They dream. Powerless to change the world in which they live, they imagine an orderly, meaningful world in which human relations, commerce, and politics run according to tidy paradigms. This is precisely what the sages did. The document they formulated to express this neat world vision is called the Mishnah. It is spare, rhythmic, clearly organized, and idealistic; in a word, poetry.

Usually Mishnah is called the first code of Jewish law, but as my rabbi pointed out to me, it doesn't exactly match what we think of as a law code. (Imagine, if you will, a Massachusetts state law that began, "What do we do upon reaching a red light? Stop entirely; this is the opinion of Joe. Jane says that a rolling stop is acceptable. In the opinion of Sue, the answer depends on whether there are other cars on the road. Once, Joe's sons were coming home from a party in the middle of the night, and they admitted to their father that they had neglected to stop at a stop sign...") Mishnah is less a code of law, in the modern sense, than it is a collection of authorized tradition about how to do mitzvot.

And yesterday I began my formal study of it, with my rabbi, which was awesome. We spent our hour on the first mishna (when not capitalized, the word means the first teaching) of the first perek (chapter) of the first tractate (volume) in seder Zera'im, the order concerning seeds. The first tractate in Seeds is called Berachot -- "Blessings." (Why do teachings on prayer belong in the book of seeds? Beats me. One theory is that seeds relate to agriculture, and therefore to food, and what do we do over food but bless it? If you have other explanations, I'd love to hear them.)

I'm really excited about beginning this process. The Hebrew is simple (and, as R' Judy notes, a kind of prose poetry) and the subject matter is fascinating. And even more fascinating are the tidbits I can begin to glean about what mattered to our sages almost two thousand years ago. The first mishna of Berachot begins with the question, "From when does one recite Shema in the evening?" The answers are intimately tied to the cycle of offerings in the Temple...even though, at the time when this was written, there had been no Temple sacrifices within living memory. What can we learn from their decision to ground this conversation in that history? How does avodah she-ba-lev (the service of the heart) relate to the avodah (service) once performed by priests at the altar? These are the kinds of questions I look forward to exploring.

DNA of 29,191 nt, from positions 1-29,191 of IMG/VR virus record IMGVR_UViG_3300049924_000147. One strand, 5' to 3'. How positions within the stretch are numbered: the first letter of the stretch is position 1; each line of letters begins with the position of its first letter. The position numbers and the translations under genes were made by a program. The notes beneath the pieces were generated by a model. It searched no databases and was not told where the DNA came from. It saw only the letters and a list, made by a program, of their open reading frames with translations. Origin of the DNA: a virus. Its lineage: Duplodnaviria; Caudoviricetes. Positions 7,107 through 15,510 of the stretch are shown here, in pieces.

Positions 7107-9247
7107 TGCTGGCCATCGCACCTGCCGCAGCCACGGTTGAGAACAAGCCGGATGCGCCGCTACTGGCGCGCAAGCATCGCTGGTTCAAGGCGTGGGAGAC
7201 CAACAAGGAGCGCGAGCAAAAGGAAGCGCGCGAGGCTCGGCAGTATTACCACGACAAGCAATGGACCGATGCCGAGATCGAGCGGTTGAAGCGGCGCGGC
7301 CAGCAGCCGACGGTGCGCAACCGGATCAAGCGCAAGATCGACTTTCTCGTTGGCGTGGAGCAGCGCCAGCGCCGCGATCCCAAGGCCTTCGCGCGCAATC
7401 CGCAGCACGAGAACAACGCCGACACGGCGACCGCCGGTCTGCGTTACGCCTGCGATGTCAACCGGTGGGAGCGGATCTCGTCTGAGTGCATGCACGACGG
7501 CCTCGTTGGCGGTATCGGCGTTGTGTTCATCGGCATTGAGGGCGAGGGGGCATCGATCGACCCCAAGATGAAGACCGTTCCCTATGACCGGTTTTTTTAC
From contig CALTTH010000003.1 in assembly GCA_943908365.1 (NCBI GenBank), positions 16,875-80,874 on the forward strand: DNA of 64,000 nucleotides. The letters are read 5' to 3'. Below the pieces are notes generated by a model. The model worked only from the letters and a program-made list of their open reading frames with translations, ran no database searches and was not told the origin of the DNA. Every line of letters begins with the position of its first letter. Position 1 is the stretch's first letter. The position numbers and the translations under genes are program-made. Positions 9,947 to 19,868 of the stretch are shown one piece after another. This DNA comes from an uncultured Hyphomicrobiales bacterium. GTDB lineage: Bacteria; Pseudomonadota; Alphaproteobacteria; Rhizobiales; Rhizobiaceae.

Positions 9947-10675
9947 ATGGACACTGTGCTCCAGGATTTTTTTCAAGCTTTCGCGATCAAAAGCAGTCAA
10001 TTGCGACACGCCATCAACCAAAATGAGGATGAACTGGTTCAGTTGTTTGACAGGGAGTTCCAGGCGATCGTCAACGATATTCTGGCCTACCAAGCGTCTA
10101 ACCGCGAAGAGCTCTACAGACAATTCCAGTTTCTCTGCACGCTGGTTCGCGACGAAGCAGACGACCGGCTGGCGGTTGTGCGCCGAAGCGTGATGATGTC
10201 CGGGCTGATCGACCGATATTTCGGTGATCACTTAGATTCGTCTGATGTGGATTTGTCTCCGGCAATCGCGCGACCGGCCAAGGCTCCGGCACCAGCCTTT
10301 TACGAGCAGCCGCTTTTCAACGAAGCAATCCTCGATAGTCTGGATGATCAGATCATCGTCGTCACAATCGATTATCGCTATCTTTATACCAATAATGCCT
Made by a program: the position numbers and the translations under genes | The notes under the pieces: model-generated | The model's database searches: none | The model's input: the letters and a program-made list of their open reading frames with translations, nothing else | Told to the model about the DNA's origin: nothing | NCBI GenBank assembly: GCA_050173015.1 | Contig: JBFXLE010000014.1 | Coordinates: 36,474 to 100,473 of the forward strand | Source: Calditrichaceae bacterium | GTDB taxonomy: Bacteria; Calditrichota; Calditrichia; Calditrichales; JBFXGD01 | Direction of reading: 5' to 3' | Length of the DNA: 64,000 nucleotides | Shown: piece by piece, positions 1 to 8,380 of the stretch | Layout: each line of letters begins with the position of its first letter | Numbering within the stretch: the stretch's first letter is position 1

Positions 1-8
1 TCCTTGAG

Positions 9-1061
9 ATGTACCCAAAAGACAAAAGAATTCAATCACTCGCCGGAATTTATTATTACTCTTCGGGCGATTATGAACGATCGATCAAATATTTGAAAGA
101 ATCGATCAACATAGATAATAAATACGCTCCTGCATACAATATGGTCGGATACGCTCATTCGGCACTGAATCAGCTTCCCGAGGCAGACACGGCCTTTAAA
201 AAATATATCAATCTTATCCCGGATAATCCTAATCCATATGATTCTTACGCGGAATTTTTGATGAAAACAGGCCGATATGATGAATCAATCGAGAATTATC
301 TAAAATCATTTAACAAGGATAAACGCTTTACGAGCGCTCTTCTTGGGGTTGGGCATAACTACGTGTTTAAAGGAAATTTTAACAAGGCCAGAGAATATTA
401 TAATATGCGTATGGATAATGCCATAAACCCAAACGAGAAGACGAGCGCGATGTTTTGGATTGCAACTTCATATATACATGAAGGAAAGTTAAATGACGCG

Starting my Mishnah learning was sweet on another level, too: for an hour or so, it took my mind off of the fact that I continue to be a medical mystery. I look forward to where this study will lead me, and for now, I'm saying a fervent shehecheyanu for the blessing of this beginning. Blessed are You, Eternal our God, Source of all things, who has kept me alive, sustained me, and enabled me to reach this moment!

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This week's portion: Water from the rock

This week we're in parashat Beshalach, in which the Israelites pass through the Sea of Reeds and begin their wandering in the wilderness. In this portion, the Israelites find themselves without water; when an anxious Moses turns to God for aid, God says something slightly cryptic about God standing before him on a rock, and instructs Moses to strike the rock in order to make water flow.

That moment sparked this week's d'var at Radical Torah:

There's a reciprocity here. One only gets as much out of an experience as one's able to put into it. In this case, the Israelites only get water from the rock when they're both willing and able to take action to generate that water. When we stand before God fully present, then God in turn stands fully present before us...which means that when Moses taps the rock with his staff, God is already awakened to the Israelites' presence and their need, and in response God causes shefa, divine abundance, to flow forth.

Read the whole thing here: Water from the rock.